Yesterday the U.S. Supreme Court struck down as unconstitutional a Maine statute that excluded parochial schools from participating in a program that made public funds available for students attending private schools.
In other words, if the state of Maine is going to make public funds available for students to attend secular private schools, it can't discriminate. It must make funds equally available for students attending parochial private schools as well.
The dispute in Carson v. Makin centered on Maine's limited school choice program for children in generally sparsely populated areas where public schools are unavailable.
The majority opinion in the 6-3 decision was written by Chief Justice John Roberts, who held that excluding schools that offer religious-based education violates the free exercise (of religion) clause of the First Amendment.
"Maine's 'nonsectarian' requirement for its otherwise generally available tuition assistance payments violates the Free Exercise Clause of the First Amendment," Roberts wrote. "Regardless of how the benefit and restriction are described, the program operates to identify and exclude otherwise eligible schools on the basis of their religious exercise."
CNN legal analyst Jeffrey Toobin, however, believed that the court's decision violated the First Amendment's establishment (of religion) clause.
"The larger subject is, can the government fund religious schools," he told a CNN panel. "Under the Free Exercise Clause, we have parochial schools in this country, and parents can educate their children under any religion they like.
"However, there is also the Establishment Clause of the First Amendment, which said Congress cannot establish a religion. And historically, the court has said if there is government money going to religious institutions, including schools, that is a violation of the Establishment Clause. That idea is breaking down under the conservative majority."
Toobin concluded, "It is a conflict between the Establishment Clause and the Free Exercise Clause, and under this conservative majority, the Free Exercise clause is winning, case after case."
Toobin later predicted that in the future, "All parents get vouchers and they can send their kids to public or parochial schools. 'Separation of church and state' is a vanishing concept at the Supreme Court."
Daily Beast columnist Wajahat Ali turned up the heat just a teensy-weensy bit, by playing "what if?" by bringing up an "imaginary horrible":
"Do Maine taxpayers have to fund a Church of Satan school?" he asked. "I mean based on the Supreme Court ruling the answer would have to be yes, right?"
Perhaps the short answer is yes.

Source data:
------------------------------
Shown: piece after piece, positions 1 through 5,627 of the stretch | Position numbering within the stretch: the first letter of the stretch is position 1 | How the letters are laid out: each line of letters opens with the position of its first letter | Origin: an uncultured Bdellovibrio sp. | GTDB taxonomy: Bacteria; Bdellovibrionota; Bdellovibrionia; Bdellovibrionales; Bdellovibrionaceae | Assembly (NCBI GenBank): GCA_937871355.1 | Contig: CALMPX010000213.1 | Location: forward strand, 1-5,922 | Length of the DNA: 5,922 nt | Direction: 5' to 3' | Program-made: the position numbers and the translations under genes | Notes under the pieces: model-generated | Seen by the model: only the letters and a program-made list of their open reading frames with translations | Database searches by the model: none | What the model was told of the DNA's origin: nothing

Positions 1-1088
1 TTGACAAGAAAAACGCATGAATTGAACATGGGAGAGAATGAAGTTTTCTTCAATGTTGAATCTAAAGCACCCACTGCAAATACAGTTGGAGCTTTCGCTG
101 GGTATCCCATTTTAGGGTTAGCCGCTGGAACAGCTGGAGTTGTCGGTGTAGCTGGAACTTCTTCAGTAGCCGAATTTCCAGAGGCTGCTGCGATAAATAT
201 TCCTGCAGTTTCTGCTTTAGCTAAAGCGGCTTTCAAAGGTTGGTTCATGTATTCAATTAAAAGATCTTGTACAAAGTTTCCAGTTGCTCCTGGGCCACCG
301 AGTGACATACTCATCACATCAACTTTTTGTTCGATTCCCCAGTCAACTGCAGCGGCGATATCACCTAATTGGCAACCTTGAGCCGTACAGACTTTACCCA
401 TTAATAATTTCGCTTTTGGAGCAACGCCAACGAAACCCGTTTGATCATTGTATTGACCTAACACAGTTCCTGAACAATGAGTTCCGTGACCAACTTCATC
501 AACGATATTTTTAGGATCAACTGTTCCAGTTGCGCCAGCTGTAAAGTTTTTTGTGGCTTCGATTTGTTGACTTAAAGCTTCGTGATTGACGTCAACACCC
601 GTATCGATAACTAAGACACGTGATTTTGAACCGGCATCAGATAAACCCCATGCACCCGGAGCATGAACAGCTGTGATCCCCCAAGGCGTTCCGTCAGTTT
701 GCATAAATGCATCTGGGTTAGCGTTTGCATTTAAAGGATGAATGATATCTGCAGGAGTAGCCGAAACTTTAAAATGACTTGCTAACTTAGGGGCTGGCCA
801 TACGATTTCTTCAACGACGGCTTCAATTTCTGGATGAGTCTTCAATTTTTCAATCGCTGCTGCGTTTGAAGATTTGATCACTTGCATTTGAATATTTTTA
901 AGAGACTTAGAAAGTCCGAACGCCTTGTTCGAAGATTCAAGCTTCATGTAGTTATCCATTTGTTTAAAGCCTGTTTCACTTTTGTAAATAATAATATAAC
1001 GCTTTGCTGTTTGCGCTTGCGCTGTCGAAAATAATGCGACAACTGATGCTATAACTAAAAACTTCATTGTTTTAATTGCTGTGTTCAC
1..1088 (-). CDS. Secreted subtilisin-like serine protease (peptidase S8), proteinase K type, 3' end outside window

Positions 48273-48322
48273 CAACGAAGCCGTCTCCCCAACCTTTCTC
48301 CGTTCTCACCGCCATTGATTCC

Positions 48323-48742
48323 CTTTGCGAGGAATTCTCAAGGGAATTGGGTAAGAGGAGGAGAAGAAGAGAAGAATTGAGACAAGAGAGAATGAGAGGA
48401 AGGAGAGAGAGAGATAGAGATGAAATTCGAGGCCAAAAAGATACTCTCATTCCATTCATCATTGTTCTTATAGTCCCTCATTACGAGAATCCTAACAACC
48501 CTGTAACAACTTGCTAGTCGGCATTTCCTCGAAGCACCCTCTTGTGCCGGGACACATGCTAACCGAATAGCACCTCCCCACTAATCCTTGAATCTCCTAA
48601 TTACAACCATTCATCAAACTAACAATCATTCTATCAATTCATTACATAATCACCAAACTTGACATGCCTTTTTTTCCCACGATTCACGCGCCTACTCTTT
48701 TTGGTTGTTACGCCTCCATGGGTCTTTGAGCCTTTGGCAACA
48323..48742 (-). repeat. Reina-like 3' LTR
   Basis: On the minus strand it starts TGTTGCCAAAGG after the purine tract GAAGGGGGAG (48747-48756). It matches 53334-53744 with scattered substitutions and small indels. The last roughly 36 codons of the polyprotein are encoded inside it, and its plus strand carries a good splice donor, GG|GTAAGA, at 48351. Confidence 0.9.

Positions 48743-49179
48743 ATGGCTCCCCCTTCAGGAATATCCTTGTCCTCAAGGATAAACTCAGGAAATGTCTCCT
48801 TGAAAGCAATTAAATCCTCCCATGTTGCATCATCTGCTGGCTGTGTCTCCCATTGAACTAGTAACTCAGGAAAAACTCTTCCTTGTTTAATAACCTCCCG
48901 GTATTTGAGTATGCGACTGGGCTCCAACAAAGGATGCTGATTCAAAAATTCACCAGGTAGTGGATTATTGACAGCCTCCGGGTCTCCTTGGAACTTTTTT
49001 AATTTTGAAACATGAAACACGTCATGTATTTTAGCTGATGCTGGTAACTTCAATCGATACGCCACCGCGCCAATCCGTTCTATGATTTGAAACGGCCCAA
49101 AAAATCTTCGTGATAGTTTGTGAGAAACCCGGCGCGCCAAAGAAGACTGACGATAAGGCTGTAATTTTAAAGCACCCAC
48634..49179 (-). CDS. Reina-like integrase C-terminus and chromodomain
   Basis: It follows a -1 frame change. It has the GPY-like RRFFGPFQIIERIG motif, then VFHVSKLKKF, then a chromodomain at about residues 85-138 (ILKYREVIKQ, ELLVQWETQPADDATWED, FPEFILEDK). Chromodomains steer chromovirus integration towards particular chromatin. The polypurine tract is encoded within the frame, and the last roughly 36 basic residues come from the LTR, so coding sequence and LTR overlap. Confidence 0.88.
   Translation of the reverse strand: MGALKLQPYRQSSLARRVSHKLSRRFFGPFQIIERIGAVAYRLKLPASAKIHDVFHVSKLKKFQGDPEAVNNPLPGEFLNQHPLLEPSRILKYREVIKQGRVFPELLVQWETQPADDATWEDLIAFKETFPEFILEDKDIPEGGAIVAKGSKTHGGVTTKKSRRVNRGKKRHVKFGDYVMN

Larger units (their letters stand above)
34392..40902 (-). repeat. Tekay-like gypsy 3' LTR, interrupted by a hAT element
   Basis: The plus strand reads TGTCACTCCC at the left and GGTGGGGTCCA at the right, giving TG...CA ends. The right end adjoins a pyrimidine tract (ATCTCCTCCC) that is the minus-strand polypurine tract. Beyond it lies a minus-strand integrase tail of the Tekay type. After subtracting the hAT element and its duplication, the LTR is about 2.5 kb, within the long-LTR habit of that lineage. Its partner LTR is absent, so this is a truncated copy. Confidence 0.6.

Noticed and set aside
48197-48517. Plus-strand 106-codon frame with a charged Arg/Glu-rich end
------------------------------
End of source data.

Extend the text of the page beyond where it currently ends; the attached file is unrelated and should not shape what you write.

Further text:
Twitchy managing editor and Independent Women's Forum fellow Samantha Janney had an obvious question of her own:
"Is there a Church of Satan school?"
And that would be an obvious no. And if someone were to start a Church of Satan school, would it ever be accredited by the state? Probably not.
And in the unlikely event that a Church of Satan school received state accreditation, would it attract enough students to make it profitable? That would be another "probably not."
Although the Carson case was interesting and managed to stir up a decent amount of complaining and division, the high court is expected to deliver opinions in some far more controversial cases.
The court released five opinions Tuesday, leaving 13 pending cases yet to be decided — including major cases on:
• Abortion, that may overturn Roe v. Wade;
• The Second Amendment, that could spell the end of states requiring a showing of special need before issuing concealed carry permits; and,
• Affirmative action, that may end the practice of colleges and universities giving admission preferences to certain minorities.
The remaining decisions will be released tomorrow morning, and next week on Monday and Wednesday.
Although yesterday's opinion raised a few hackles and heightened concern among the left, you can expect discordant wailing, the gnashing of teeth, and a flood of liberal tears during the course of the next seven days.
It's gonna be fun.
Michael Dorstewitz is a retired lawyer and has been a frequent contributor to BizPac Review and Liberty Unyielding. He is also a former U.S. Merchant Marine officer and an enthusiastic Second Amendment supporter who can often be found honing his skills at the range. Read Dorstewitz's Reports — More Here.
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